Sorted by Category: Maintenance
Posted on 20, March, 2014
Mrs. Jones Asks: Why does my book say change my oil at 8,000 Kms and my trusted repair shop is recommending it sooner at 6,000kms?
Mark Says: Well I find that the oil change interval (time and KMS) between oil changes in the book are great if you don't plan to keep your car after the warranty runs out. Why?
Well motor oil is the main lubricant and also a cleaner for you internal engine parts, and when oil is driven up to and over 8,000kms/ 6 months we find that deposits build up inside and can cause issues later on.
New technology in engine designs like: Variable Valve Timing, Twin Cam overhead valves, Turbo Charging, Direct Fuel Injection, VCT transmission, Hybrid engines are all designed to give us: more power, use less fuel, reduced tail pipe emissions; All rely on clean quality oil and filter, and maybe some help from additives.
Some of the Problems we see due to extended oil change intervals are:
So let's look at the true cost of replacing the oil a little sooner than the book says and help to avoid some of the above mentioned oil related issues:
Let's assume you drive 25k a year, keep your car for 8 years or 200,000kms
- Engine slugging and deposits - repair cost $200-$5,000
- Stretch timing chains - repair cost $1,000-$2,000
- Sticking or clogged Variable valve timing solenoids - repair cost $500-$2,500
- Damaged Turbo chargers - oil starvation due to clogged screens - repair cost $800-$5,000
So the cost over 8 years doing 1 extra service annually (shorter interval) is only about $320 for basic oil, sounds good eh? Like the old "Fram Oil Filter" TV commercial, "pay me now Or pay me later" starts to make more sense now.
At Mark's Auto Service, we know the importance of scheduled maintenance, including oil changes. You don't have to go to a quick stop or the dealer. Don't worry about your warranty, it's safe here at Mark's.
Posted on 25, September, 2013
Seasonal car care planning and preventative maintenance can save you money and time as the weather changes.
Article from Mobile1
- A basic oil change service costs about $40.00 + tax
- 25k/8,000km = 3 changes a year at $40 = $120 x 8 years = $960 in oil change service only for 200,000kms
- 25k/6,000km = 4 changes a year at $40 = $160 x 8 years = $1280 difference of $320 over 8 years 200,000kms
Timely maintenance does more than keep your vehicle running smoothly. It will save you money in both the short- and long-term because you are improving your vehicle's trade-in value, getting the most out of its mileage, and preventing costly repairs down the road.
In addition to keeping cash in your pockets, performing routine maintenance and using quality products can help drivers stay safe through even the nastiest of conditions. Maintenance plays a big role in staying safe - according to the National Highway Traffic Safety Administration, about one in eight crashes can be attributed to mechanical defects due to neglected vehicle maintenance.
To avoid costly repairs and ensure your safety, prepare for harsh conditions in advance by following a few simple guidelines:
Mid to Late Fall
- Tune-ups - Get a full engine tune-up, as outlined in your owner's manual.
- Fix the brakes - Don't postpone needed brake work. Avoiding brake repair can be extremely dangerous, and if you procrastinate, you may end up damaging your rotors and incurring considerably more repair cost.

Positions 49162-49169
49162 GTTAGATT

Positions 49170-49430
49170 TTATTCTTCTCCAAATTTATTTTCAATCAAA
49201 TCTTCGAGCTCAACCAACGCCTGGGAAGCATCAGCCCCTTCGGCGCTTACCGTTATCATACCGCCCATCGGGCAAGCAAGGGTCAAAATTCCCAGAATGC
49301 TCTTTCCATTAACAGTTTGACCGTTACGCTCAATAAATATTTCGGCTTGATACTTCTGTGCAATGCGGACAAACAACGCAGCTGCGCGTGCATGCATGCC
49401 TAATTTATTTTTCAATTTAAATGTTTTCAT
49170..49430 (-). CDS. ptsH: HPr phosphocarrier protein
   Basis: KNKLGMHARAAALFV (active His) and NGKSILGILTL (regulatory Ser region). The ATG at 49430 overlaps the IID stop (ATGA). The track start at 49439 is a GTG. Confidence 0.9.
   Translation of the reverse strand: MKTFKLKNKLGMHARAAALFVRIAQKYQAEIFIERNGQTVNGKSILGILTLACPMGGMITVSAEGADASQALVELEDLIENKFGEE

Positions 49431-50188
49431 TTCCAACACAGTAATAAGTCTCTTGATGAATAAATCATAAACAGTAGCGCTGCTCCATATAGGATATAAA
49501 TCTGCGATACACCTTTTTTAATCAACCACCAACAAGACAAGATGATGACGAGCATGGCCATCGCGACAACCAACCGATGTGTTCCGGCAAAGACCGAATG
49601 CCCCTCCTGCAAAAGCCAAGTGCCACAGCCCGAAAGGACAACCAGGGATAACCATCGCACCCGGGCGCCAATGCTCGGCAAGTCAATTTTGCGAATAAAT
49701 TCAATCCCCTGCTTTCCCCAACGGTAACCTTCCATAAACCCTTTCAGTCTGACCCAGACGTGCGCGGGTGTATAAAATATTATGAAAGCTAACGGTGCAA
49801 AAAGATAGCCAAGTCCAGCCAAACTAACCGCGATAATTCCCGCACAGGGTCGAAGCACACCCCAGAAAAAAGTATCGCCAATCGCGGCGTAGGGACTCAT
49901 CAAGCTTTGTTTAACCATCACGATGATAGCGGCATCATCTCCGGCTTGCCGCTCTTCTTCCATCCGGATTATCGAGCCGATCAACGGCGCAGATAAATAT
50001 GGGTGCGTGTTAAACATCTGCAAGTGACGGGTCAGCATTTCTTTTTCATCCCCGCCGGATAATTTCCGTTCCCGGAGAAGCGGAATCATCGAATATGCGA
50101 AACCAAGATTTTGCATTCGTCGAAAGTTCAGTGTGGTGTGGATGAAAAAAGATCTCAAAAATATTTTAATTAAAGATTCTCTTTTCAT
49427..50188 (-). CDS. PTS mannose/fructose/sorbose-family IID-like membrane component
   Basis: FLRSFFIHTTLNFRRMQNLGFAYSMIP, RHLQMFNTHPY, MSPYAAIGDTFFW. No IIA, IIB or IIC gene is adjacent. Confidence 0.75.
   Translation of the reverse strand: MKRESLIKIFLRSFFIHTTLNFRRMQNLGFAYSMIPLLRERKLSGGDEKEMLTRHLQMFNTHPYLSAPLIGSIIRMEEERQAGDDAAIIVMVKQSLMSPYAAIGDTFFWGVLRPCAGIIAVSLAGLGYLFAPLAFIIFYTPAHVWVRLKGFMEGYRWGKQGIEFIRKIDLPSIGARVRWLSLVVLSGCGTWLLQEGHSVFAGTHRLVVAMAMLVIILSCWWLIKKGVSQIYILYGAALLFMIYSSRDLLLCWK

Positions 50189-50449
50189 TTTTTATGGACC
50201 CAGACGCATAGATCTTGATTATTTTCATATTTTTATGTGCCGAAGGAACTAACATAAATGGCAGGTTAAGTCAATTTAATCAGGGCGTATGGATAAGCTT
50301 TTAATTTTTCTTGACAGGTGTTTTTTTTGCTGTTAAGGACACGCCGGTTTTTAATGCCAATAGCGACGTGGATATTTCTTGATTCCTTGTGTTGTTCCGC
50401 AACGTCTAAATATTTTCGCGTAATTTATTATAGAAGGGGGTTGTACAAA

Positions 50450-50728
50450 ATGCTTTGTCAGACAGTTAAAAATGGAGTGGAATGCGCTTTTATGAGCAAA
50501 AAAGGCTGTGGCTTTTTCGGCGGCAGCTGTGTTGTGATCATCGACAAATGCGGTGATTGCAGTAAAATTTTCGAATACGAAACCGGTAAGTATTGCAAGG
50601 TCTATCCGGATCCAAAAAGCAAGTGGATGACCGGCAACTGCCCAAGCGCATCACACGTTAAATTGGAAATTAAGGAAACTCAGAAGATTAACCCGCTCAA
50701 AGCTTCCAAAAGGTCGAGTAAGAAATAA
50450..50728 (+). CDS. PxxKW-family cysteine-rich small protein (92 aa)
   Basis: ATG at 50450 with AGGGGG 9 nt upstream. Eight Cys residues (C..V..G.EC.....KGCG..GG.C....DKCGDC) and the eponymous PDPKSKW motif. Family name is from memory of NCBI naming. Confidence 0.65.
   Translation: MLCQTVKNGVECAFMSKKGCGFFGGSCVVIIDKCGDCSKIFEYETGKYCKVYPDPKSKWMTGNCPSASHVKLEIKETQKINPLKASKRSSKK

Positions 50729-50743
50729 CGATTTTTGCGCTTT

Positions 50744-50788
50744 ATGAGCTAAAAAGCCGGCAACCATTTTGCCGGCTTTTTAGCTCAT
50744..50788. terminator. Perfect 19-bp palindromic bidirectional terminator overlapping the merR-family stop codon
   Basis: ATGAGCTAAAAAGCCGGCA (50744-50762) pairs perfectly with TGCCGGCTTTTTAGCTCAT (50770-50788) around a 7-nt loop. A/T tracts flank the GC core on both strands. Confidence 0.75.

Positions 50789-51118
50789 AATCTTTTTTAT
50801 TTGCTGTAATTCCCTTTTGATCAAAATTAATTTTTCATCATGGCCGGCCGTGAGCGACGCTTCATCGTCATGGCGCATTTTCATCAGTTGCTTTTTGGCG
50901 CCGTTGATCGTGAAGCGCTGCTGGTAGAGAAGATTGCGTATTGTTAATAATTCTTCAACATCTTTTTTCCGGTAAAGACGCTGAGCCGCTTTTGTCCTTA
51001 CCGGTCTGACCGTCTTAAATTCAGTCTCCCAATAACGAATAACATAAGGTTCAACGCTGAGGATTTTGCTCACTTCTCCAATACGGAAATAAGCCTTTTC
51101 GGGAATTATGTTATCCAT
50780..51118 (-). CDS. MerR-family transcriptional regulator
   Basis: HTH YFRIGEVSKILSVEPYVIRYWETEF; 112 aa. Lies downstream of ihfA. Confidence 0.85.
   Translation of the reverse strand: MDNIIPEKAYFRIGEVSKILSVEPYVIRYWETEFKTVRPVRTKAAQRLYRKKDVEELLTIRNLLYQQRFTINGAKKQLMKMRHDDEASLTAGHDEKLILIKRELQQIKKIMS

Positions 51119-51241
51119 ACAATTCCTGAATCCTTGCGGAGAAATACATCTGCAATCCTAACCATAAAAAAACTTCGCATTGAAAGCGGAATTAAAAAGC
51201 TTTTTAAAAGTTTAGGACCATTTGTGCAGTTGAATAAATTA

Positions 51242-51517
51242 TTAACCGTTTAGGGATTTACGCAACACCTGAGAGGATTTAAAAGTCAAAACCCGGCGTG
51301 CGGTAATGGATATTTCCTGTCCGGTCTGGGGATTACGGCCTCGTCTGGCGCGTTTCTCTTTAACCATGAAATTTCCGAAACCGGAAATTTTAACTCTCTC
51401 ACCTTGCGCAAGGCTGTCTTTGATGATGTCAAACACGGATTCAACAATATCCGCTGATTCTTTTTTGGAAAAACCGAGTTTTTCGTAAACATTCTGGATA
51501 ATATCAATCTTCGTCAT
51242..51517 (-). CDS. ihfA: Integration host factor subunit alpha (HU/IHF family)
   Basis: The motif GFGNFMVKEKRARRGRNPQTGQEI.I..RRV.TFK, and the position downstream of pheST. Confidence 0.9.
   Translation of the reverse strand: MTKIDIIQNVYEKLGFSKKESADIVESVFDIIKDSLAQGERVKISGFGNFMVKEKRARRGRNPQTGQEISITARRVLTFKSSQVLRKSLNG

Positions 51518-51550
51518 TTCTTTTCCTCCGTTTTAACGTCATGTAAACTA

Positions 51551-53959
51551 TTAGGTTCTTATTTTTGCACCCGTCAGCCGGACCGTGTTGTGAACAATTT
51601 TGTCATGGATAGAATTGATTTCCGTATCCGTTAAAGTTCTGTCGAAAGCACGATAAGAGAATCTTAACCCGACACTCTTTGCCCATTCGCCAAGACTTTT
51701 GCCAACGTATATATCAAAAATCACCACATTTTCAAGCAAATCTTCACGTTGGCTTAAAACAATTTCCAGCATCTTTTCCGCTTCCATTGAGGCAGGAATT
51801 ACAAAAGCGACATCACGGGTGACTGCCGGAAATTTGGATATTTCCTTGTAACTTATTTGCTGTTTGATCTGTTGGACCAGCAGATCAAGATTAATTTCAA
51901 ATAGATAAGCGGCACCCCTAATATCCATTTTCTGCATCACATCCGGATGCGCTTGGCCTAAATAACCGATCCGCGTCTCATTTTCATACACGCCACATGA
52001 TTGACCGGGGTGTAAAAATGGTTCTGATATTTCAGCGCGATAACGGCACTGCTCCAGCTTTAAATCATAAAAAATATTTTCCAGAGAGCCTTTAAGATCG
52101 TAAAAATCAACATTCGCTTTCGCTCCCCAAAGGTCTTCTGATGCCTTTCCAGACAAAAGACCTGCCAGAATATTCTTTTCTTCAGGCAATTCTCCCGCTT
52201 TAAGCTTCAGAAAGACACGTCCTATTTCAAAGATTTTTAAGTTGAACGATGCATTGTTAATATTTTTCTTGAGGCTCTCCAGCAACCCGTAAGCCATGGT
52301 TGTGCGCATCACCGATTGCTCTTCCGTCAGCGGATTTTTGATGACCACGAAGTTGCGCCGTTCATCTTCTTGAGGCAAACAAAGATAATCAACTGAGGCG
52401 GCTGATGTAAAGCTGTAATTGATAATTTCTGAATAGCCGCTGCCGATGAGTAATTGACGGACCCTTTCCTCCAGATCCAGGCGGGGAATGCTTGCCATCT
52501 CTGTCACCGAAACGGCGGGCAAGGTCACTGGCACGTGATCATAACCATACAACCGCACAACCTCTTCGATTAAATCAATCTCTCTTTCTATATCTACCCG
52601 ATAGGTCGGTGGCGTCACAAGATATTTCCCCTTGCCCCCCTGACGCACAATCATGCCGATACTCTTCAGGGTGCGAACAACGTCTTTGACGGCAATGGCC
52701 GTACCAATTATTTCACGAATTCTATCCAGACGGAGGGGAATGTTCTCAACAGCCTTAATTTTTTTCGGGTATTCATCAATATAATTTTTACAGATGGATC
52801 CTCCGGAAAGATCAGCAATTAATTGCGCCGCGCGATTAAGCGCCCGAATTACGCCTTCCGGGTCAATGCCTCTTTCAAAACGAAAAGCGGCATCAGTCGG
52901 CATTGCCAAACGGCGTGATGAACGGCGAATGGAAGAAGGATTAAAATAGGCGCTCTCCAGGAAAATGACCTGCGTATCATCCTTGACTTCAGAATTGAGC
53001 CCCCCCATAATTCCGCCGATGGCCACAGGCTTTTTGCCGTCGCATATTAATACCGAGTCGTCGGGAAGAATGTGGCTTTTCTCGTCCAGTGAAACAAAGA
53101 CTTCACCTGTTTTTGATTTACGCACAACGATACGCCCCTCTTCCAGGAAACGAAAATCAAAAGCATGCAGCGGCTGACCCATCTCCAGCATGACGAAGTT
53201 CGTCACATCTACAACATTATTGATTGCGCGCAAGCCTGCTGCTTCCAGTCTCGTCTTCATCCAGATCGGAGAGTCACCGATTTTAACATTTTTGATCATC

- Get an oil change - Motor oil is the lifeblood of every vehicle. Replacing your current oil with a synthetic product that is specifically designed for longer oil change intervals helps to extend the life of your car.
- Inspect the battery - If a battery is older than four years, it may not work well in cold weather. When in doubt, replace it.
- Inspect filters, coolants and hoses - Make sure all filters (oil, gas and air) are in good condition. Inspect the coolant and thermostat to ensure proper engine warm-up, and make sure your heater and defroster work. Coolant should be changed every two years. Inspect for leaking or soft hoses and replace as needed.
- Emergencies - Put together an emergency kit containing gloves, boots, blankets, flares, a small shovel, sand or kitty litter (handy for providing traction on slippery surfaces), tire chains, a flashlight and a cell phone. You may also want to put a few "high-energy" snacks in your glove box.
There's no reason to put off what you can accomplish today - and why wait until it's bitter out?Your car will be more reliable throughout the winter if properly cared for in the fall month.
Posted on 22, April, 2013
- Tire pressure - Inspect tires for excessive wear and proper inflation. Be careful not to under-inflate or over-inflate tires. Low pressure increases wear and fuel consumption, while too much pressure can reduce traction, especially in icy conditions. As the weather gets cooler, your air pressure decreases.
- Icy windows and locks - Make sure to have window ice scrapers and de-icers available. Also make sure your windshield wipers and front and rear defrosters are working properly. A de-icer for door locks is also useful.
- Slow down - Do not exceed speed limits and keep safe driving distances. Unnecessary speedups, slowdowns and stops can decrease fuel economy by up to two miles per gallon. Avoid gas-wasting jackrabbit starts and pace your driving to help avoid the need for sudden stops, which is especially critical during wet and icy road conditions.
- Vehicle warm-up - To ensure proper engine oil flow and lubrication, allow your engine to idle for a few seconds before driving in cold weather, and drive slowly for the first few miles until the oil is fully warmed up. In addition to being good for your engine, this practice reduces emissions and saves fuel.